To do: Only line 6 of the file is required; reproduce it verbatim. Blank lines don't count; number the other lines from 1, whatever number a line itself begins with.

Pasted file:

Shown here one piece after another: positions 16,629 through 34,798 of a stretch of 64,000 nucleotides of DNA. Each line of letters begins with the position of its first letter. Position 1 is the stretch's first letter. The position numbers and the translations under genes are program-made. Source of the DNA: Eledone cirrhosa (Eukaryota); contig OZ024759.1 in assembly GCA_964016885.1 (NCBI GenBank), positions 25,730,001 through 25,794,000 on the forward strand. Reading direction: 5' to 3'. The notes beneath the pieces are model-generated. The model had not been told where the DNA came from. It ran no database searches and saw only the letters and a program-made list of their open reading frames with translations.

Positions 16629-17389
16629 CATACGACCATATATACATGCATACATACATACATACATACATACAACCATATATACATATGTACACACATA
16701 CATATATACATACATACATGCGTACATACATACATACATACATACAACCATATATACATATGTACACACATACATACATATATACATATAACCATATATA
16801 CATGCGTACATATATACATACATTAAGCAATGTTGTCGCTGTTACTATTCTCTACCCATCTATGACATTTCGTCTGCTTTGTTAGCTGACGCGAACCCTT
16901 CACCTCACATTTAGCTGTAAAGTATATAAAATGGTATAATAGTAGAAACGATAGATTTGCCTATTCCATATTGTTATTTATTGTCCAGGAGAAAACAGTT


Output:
16901 CACCTCACATTTAGCTGTAAAGTATATAAAATGGTATAATAGTAGAAACGATAGATTTGCCTATTCCATATTGTTATTTATTGTCCAGGAGAAAACAGTT